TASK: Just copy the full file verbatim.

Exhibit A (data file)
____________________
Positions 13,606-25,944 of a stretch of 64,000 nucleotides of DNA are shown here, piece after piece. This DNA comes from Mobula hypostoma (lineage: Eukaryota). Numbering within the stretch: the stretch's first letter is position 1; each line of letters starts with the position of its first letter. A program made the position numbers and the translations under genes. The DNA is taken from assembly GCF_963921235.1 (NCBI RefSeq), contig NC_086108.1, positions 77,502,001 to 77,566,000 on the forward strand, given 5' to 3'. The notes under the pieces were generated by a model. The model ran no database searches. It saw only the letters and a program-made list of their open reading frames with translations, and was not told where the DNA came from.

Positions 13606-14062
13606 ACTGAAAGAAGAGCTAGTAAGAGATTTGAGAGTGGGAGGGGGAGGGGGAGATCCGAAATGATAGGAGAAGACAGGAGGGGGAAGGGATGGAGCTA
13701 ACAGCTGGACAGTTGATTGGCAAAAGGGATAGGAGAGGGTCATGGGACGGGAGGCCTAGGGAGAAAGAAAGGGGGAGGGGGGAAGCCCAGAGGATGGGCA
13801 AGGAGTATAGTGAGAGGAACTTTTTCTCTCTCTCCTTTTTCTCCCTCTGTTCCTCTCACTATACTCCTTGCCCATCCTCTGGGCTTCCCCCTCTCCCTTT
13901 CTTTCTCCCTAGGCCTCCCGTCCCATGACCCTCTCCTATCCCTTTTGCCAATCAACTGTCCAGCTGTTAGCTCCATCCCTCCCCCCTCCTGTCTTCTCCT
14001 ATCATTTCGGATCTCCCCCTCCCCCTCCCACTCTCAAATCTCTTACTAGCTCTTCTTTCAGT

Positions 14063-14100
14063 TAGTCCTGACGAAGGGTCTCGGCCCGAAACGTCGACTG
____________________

Positions 13,606-25,944 of a stretch of 64,000 nucleotides of DNA are shown here, piece after piece. This DNA comes from Mobula hypostoma (lineage: Eukaryota). Numbering within the stretch: the stretch's first letter is position 1; each line of letters starts with the position of its first letter. A program made the position numbers and the translations under genes. The DNA is taken from assembly GCF_963921235.1 (NCBI RefSeq), contig NC_086108.1, positions 77,502,001 to 77,566,000 on the forward strand, given 5' to 3'. The notes under the pieces were generated by a model. The model ran no database searches. It saw only the letters and a program-made list of their open reading frames with translations, and was not told where the DNA came from.

Positions 13606-14062
13606 ACTGAAAGAAGAGCTAGTAAGAGATTTGAGAGTGGGAGGGGGAGGGGGAGATCCGAAATGATAGGAGAAGACAGGAGGGGGAAGGGATGGAGCTA
13701 ACAGCTGGACAGTTGATTGGCAAAAGGGATAGGAGAGGGTCATGGGACGGGAGGCCTAGGGAGAAAGAAAGGGGGAGGGGGGAAGCCCAGAGGATGGGCA
13801 AGGAGTATAGTGAGAGGAACTTTTTCTCTCTCTCCTTTTTCTCCCTCTGTTCCTCTCACTATACTCCTTGCCCATCCTCTGGGCTTCCCCCTCTCCCTTT
13901 CTTTCTCCCTAGGCCTCCCGTCCCATGACCCTCTCCTATCCCTTTTGCCAATCAACTGTCCAGCTGTTAGCTCCATCCCTCCCCCCTCCTGTCTTCTCCT
14001 ATCATTTCGGATCTCCCCCTCCCCCTCCCACTCTCAAATCTCTTACTAGCTCTTCTTTCAGT

Positions 14063-14100
14063 TAGTCCTGACGAAGGGTCTCGGCCCGAAACGTCGACTG